Do you want to know how to stop being a toxic parent? In my eyes, it’s pretty simple. Stop doing toxic things. But I know that for someone stuck in those patterns, change may not come easily.
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I’ve had the unfortunate ability to witness someone else’s parenting that I think is very toxic. Toxic parenting doesn’t just affect children, it also affects anyone who witnesses it. It can be emotionally triggering and leave those on the sidelines in shock.
If it can affect an adult in a hugely negative way, just imagine what kind of impact that might have on a child!
It can’t be good, at all.
If you believe YOU are the toxic parent, then you probably are. I know you are probably doing better than your own parent(s) did. I know you probably feel you are doing your best. But you need to recognize that you need help. You need to get help. Hopefully you are in therapy for yourself, and hopefully you will consider parenting classes.
Your babies deserve it! And I’m glad you actually WANT to do better by them!
Here’s how to stop being a toxic parent:
1. Stop telling your child your business
Your child does not need to know the details of your relationship(s). They don’t need to know how you’re feeling outside of “mommy/daddy is sad.” They don’t need to be blamed, guilt-tripped, or forced to shoulder the burden of your pain and agony.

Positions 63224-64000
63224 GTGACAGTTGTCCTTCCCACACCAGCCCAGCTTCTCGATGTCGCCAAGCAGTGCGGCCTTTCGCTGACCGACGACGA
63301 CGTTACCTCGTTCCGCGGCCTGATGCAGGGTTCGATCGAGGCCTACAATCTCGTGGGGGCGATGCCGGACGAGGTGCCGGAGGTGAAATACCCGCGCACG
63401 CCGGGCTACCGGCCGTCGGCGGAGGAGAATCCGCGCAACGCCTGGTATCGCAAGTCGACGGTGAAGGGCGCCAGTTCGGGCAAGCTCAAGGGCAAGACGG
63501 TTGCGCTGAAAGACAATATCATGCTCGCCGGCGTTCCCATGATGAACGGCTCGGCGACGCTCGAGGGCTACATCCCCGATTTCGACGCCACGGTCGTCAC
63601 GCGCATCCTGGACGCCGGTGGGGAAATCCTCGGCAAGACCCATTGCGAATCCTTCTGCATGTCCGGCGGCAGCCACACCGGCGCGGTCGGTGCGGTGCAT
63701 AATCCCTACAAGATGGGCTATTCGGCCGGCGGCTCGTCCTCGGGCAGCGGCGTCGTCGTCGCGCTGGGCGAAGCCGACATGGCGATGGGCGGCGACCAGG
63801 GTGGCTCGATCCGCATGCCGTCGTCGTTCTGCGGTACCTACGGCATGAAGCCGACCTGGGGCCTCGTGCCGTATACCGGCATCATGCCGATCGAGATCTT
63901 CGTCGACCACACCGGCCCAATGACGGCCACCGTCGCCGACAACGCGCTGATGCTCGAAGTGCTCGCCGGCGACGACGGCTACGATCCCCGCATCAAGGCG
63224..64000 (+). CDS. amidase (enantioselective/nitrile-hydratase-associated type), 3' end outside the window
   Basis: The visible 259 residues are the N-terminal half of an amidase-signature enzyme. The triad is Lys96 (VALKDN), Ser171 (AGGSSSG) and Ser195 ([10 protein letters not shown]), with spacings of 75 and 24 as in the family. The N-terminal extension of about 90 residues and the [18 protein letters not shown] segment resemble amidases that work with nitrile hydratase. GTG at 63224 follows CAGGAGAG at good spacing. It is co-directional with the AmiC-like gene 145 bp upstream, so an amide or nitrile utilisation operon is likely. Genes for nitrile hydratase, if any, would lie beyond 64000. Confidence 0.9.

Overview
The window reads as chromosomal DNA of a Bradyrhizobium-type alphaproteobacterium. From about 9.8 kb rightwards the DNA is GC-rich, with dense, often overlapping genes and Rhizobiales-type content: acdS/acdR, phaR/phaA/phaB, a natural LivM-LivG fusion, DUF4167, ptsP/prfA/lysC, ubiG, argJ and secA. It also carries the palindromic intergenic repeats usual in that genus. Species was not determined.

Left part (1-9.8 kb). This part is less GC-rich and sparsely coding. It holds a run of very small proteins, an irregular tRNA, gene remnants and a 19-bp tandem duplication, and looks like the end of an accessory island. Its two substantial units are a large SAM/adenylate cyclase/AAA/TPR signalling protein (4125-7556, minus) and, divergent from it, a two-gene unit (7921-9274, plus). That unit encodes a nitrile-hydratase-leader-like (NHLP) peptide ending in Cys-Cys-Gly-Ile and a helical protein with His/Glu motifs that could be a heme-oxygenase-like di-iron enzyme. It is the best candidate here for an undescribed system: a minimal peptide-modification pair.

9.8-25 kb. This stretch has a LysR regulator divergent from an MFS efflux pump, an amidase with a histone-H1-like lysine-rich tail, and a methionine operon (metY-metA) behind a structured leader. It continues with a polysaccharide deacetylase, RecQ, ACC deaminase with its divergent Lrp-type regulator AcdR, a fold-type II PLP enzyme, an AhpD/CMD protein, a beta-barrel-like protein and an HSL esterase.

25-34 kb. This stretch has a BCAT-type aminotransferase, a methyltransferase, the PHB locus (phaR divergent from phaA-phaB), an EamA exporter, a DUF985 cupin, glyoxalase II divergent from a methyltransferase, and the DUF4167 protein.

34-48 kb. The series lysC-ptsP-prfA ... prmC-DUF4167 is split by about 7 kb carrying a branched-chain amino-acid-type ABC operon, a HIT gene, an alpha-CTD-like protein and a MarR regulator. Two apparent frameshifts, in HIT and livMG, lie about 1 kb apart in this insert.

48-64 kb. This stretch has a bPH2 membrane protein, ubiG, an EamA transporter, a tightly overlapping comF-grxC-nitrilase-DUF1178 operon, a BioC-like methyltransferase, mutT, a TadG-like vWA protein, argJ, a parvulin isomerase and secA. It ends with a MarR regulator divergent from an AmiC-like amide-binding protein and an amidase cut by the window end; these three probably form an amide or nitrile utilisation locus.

They do need you to be a parent. Regardless of how you’re feeling. That means you still have to take care of their basic needs, even if you don’t feel like it. If you know that you cannot, find a friend or family member who can give you some time off, or seek respite with your county/state.
2. Stop telling your child you wish he or she was never born
DO NOT BLAME YOUR CHILD FOR YOUR SITUATION.
Yes, it’s probably true that life would be “easier” without having children. Children do present challenges for parents that childless persons tend not to have.
That doesn’t mean you get to blame the child. They didn’t miraculously appear. You CHOSE to have your child. CHOOSE to be a good parent, too.
Choose not to tell your children things like how you wish they were dead, you wish you could kill them, you wish you never had them, you wish you could return them, etc.
That is toxic x 10, and very damaging to a child. Heck, that would even be damaging to an adult!
Related Post: How To Be A Good Parent
3. Plan ahead to avoid drama
You can save your own sanity by planning ahead.
If you know you have a million and one things to do, wake up early to get some of it done. Find tasks that will occupy your children for a few minutes here or there.
DO NOT SKIP NAPTIME. In face, MAKE SURE NAP TIME HAPPENS.
Naptime is good for your kids, and it’s good for you. And put them to bed early, too.
When my son was younger, I did most of what I needed to do while he was sleeping.
If I knew I’d need more time than that, I’d ask a relative or friend to watch him for a few hours.
AND DO NOT DELAY MEALS.
Feed your children, and feed them well. Feed them as soon as they wake up. Feed them at least every 4 hours. But snacks in between are fine, too. Plan mealtimes and make sure they happen.
If you fail to plan, you plan to fail. And your toxicity will shine.
4. Get up and do something
Stop being a couch potato. Don’t scream at your child from several feet away to do this or that or to stop doing this or that.
GET YOUR A$$ UP!
Go over to your child and speak to him or her face to face. Get on their level. Speak with respect and kindness. Pick him or her up and redirect to a more appropriate activity.